US man who faked death found alive in Glasgow
An American man believed to have faked his own death is facing extradition after being arrested in hospital in Glasgow.
Nicholas Rossi, 34, was wanted by Interpol and faces a charge of rape in Utah in the United States.
He was admitted to the Queen Elizabeth University Hospital in December with Covid-19 - where he used the alias Arthur Knight.
Police Scotland said he was detained under an international arrest warrant.
Authorities in the US have confirmed that Mr Rossi was also known as Nicholas Alahverdian in the state of Rhode Island where he was involved in local politics and was a critic of the state's child welfare system.
Mr Rossi told US media in December 2019 that he had late-stage non-Hodgkin lymphoma and had weeks to live. Several outlets reported that he had died in February 2020.
A memorial posted online declared him a "warrior that fought on the front lines for two decades" for children's rights and said his ashes had been scattered at sea.
Mr Rossi is believed to have been traced to the intensive care unit at the QEUH in Glasgow where he was on a ventilator. Medical staff were unaware he was on Interpol's red list.
He was arrested at the hospital by Police Scotland on 13 December on behalf of colleagues in Utah.
The Crown Office said he appeared by video link from the hospital in relation to extradition proceedings to the US.
Utah's county attorney confirmed he was known in the state as Nicholas Rossi. Court records showed that Utah officials were looking for him for an alleged rape.
When he was arrested in Glasgow he was on the run from authorities in several US states.
Investigations by other agencies have recognised him as Nicholas Alahverdian, Nicholas Alahverdian Rossi, Nicholas Edward Rossi, Nicholas Alahverdian-Rossi, Nick Alan, Nicholas Brown, Arthur Brown and Arthur Knight.
The FBI also had a warrant for his arrest on charges of defrauding his foster father by taking out credit cards in his name and running up debts of more than $200,000.
The Providence Journal reported on Friday that in December 2019, weeks before Mr Rossi told reporters he had non-Hodgkin lymphoma, a Utah investigator contacted the FBI with information on his location.
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The Utah charges had come from an initiative to review historical sex assault cases where DNA evidence kits had not been tested.
Nicholas Rossi was the suspect in a case in 2008. It had been closed by the lead detective without being referred to the Utah County Attorney's Office for screening.
In 2018 the DNA review connected him to another sexual assault case in Ohio. Investigators believed Mr Rossi had left the US and had led state legislators in other states to believe he was dead.
The Utah county attorney's office is now working with federal and international agencies to extradite Mr Rossi back to Utah.
Utah county attorney, David Leavitt, told BBC Scotland: "We will now have to go through the process of proving in a Scottish court that Arthur Knight is Nicholas Rossi. That will be a process that will take some time but it's one we will willingly go through because our victim in Utah has been suffering now for all these 13 years.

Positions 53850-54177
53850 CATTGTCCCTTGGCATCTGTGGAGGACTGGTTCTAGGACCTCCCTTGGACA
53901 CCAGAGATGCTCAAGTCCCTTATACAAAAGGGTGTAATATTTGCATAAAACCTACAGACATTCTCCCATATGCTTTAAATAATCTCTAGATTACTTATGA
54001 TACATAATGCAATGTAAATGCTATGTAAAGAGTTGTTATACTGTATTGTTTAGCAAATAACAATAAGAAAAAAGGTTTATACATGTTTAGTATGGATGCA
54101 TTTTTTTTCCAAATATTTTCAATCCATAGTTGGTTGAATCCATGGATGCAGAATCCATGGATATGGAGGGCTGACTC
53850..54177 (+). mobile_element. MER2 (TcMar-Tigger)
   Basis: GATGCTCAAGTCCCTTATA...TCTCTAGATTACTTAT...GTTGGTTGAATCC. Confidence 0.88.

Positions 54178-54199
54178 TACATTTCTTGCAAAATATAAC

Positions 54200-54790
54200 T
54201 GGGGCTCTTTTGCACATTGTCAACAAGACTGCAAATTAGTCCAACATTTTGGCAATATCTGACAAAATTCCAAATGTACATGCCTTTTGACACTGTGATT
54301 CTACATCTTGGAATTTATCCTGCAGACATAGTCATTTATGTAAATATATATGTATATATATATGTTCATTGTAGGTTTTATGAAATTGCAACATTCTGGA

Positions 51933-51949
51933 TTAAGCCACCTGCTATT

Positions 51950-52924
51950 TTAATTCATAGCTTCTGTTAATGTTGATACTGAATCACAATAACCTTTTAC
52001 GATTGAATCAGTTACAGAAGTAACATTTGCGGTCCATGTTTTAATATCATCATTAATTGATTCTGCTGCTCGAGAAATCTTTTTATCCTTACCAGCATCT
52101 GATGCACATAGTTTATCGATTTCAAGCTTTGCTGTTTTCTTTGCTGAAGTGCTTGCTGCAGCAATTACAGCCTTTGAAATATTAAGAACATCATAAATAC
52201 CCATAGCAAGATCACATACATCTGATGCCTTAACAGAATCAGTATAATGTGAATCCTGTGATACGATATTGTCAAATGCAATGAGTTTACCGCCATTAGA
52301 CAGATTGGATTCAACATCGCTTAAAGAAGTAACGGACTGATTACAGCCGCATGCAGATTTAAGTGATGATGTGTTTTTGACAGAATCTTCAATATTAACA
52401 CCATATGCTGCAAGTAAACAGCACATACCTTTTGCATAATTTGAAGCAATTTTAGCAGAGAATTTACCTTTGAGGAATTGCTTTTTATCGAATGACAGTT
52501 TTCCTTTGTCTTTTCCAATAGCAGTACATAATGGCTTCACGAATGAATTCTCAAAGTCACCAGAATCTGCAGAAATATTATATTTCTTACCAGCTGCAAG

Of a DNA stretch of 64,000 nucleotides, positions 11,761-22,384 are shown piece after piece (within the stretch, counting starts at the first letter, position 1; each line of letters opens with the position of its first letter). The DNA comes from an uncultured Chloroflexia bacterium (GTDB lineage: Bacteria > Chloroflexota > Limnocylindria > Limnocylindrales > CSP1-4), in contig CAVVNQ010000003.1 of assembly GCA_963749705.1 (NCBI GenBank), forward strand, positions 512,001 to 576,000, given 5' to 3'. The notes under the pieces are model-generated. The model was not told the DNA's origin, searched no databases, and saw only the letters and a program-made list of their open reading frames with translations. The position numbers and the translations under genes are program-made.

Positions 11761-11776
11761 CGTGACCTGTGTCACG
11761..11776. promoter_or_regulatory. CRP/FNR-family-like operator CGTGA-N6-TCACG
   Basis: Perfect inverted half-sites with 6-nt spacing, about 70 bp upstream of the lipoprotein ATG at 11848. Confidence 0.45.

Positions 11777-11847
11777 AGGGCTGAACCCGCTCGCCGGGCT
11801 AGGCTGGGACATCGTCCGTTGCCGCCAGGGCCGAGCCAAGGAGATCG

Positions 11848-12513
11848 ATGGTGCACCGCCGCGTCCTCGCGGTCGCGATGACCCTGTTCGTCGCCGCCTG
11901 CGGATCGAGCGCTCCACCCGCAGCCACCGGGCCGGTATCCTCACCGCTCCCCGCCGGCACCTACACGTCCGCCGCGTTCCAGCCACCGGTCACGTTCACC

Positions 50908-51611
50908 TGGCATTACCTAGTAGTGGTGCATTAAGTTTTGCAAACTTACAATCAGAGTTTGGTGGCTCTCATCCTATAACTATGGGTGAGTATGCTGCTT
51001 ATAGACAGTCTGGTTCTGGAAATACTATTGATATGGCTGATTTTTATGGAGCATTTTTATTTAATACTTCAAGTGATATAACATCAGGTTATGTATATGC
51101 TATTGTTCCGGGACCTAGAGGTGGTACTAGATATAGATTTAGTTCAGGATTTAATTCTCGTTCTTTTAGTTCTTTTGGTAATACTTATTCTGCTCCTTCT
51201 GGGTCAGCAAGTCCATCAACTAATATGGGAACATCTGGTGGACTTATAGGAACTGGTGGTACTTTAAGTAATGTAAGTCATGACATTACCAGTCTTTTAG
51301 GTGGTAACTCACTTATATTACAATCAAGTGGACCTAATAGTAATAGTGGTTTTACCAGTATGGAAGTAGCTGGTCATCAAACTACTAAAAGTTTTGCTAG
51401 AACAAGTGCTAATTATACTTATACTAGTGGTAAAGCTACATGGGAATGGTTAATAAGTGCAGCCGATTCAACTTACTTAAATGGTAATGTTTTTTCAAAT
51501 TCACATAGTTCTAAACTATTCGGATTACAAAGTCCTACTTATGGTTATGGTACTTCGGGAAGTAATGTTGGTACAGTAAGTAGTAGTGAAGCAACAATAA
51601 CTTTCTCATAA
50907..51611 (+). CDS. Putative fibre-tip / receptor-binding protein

"I have no idea what he was doing in Scotland prior to lying in a hospital bed with Covid."
He added: "Our office is grateful for the significant inter-agency collaboration of law enforcement to bring this suspect to justice.
"We credit Utah's Sexual Assault Kit Initiative grant funded through the Department of Justice and the Bureau of Justice Assistance as playing a significant role in testing backlogged kits and ultimately identifying the suspect."
Mr Leavitt is also encouraging other potential victims of a crime by Mr Rossi to come forward.
'It's an unbelievable story'
CBS investigative reporter in Rhode Island, Tim White, told BBC Scotland: "Everyone was stunned when news broke that he was alive in Scotland.
"It's an unbelievable story. People are now coming out of the woodwork, talking about their experiences and reflecting on their interactions with him.
"Investigators are painting a picture of a pathological liar. He has nearly a dozen aliases.
"Police say he has changed his story multiple times, he has changed his identity multiple times. Cops tried to get him. It wasn't the cops that caught him though. It was Covid."
Mr White said that in 2020 a woman claiming to be Nicholas Alahverdian's wife rang several media outlets and said he had died of cancer and urged them to write an obituary.
However, the reporter from his organisation was suspicious as lots of things did not add up and a decision was made not to publish the obituary, despite repeated emails and phone calls from the woman claiming to be his wife.
"We later learned that the state police and FBI were looking into whether he was alive or not," Mr White said.
He said a memorial mass had been arranged at a Catholic church following Mr Alahverdian's "death".
"The priest was putting all the pieces in place and then his phone rang," Mr White said. "It was a detective from the Rhode Island state police who told him 'don't put that mass on, we think he's alive so this would be a complete fraud of a memorial service'.
"That was a really telling and wild moment. It really was the first time reporters realised that investigators had serious questions about the story of his death."
Police Scotland confirmed that Mr Rossi was arrested in Glasgow on 13 December in connection with an international arrest warrant.
A spokesman said: "A report was submitted to the procurator fiscal."